About Lynn

lynn jaffeeLynn Jaffee is a licensed acupuncturist and the author of the book, Simple Steps: The Chinese Way to Better Health, a clear and concise explanation of Chinese medicine for the lay person. She is co-author of the book, The BodyWise Woman, a personal health manual for physically active women and girls. Read more about Lynn...

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Names and identifying details have been changed on any person described in these posts to protect their identity.

Overwork as a Cause for Illness in Chinese Medicine

At my acupuncture clinic, I see a number of patients who work too hard.  I see Charlie*, a busy lawyer, who sometimes works 70 and even 80 hours a week.  I work with Sarah, who is in school and holding down a job at the same time.  I also see a number of women like Chandra, who are trying to balance a busy work schedule with caring for their young children.  These people have a couple of things in common:  they are working too hard, and they’re exhausted.

In Chinese medicine, working too hard, or overwork, is considered to be a common cause of illness.  It’s believed that in order to be completely healthy, you must have a good balance between rest and work.  When you burn the candle at both ends, the result is a depletion of your energy.

Chinese medicine for fatigueChinese medicine is all about energy, and having enough to function on a daily basis is crucial.  If you become depleted, you might experience symptoms such as getting sick frequently, fatigue, a poor appetite, feeling cold, easy bruising, a pale complexion, poor digestion, and shortness of breath.

What can you do if overwork has taken its toll on your energy?  Well, the obvious answer is to not work so hard.  However, if you’re the parent of small children, the sole wage earner in a family, need to work long hours at your job, or have decided to go to school and work at the same time, working less may not be possible.  There are things that you can do, however, to protect your health until such a time when you can slow down. Among them:

Get enough sleep.  If you do nothing else, getting enough sack time is imperative—seven to eight hours is ideal.  If you struggle with insomnia, consulting with your acupuncturist can be extremely helpful.

Rest and rejuvenate.  While this may feel like one more thing to do in a busy week, it’s important to take some time for yourself to rebuild your depleted energy.  This means taking some time each day to feed yourself mentally and spiritually.  This may be as simple as taking twenty minutes to walk outside, read a book, or do the daily crossword puzzle.  If you have time on a weekend, put your feet up for a half an hour and take a nap.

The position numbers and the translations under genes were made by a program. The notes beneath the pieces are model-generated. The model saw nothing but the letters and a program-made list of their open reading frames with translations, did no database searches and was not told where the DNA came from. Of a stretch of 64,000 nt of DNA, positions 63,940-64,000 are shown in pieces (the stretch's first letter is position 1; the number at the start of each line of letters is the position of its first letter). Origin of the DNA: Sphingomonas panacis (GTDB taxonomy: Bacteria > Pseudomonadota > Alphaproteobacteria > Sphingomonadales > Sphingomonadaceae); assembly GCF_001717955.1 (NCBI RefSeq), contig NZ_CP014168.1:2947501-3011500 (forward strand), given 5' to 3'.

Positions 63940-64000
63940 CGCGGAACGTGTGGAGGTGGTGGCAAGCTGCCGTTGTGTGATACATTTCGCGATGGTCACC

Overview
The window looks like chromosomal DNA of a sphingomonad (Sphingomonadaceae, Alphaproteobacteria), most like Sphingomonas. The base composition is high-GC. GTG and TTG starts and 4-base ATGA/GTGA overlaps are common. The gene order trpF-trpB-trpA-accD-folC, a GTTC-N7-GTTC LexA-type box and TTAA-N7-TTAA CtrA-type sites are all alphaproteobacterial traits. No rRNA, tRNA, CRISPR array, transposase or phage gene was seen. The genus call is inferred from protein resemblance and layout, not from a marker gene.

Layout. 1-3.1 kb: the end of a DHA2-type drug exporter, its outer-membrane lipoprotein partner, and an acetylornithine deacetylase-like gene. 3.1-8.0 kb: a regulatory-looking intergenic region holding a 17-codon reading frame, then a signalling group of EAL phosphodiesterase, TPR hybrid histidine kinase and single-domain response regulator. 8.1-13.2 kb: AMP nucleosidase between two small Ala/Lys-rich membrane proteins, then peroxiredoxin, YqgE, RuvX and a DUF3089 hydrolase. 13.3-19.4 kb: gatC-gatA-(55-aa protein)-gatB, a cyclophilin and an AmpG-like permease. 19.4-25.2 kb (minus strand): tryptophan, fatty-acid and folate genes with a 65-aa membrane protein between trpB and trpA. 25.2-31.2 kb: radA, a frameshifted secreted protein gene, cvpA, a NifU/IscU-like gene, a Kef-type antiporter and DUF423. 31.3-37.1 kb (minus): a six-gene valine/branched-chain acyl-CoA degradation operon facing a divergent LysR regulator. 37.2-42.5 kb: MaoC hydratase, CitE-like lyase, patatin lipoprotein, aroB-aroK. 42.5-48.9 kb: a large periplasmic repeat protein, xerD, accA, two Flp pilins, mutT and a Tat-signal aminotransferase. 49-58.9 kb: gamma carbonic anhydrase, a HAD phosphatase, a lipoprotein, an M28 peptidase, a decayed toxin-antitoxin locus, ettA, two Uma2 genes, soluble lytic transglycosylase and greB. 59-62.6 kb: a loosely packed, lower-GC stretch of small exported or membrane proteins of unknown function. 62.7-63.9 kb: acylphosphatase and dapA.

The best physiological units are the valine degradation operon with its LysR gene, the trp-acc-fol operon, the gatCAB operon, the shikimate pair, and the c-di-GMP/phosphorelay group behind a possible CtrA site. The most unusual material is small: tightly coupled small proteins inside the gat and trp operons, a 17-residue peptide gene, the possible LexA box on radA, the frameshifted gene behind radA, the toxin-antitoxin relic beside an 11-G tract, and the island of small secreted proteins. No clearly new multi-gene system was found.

Eat well.  According to Chinese medicine, your energy is made from the food you eat and the air you breathe.  Eating foods that are wholesome, such as whole grains, fruits, vegetables, and light proteins cooked in soups, stews, and stir fried dishes are nutritious and easy to digest.  (Yes, some fruits can be cooked into soups, curries, compotes, and other entrees.)

Just breathe.  Most of us don’t think much about breathing because it’s something we do all the time.  However, knowing that in part, your energy is made from the air you take into your body through the lungs might make you a little more conscious of how you breathe.  Take a few minutes each day (really, only three or four minutes) to take a deep breath, open your chest as you breathe in, hold for five seconds, and release slowly until your lungs are empty.  Repeat this sequence for ten breaths.

Sit up.  You can’t breath properly (or digest well) if you’re slumped over a keyboard or folded into a couch.  Imagine you have a string coming out of the top of your head that is pulling you upward.  Feel yourself getting taller, your shoulders dropping, and your chest opening.

Take care.  If you are working too hard and/or too many hours, the ideal solution really is to lighten up.  However, if that’s not possible, it’s especially important for you to take really good care of yourself to avoid becoming sick or exhausted.

*All names and identifying details have been changed.


2 comments to Overwork as a Cause for Illness in Chinese Medicine

  • With the kind of lifestyle that we have right now where everything is fast phase, it is very important to rest and get some time off to rejuvenate and re-charge our body and senses. Our health is our treasure that we should take care or else we might loose everything if we failed to value it.

  • Great tips! And I couldn’t agree more with what overwork can do with our body and health. So, it is important to slow down sometimes and have a break before its too late because you have already something that totally weakens your whole body.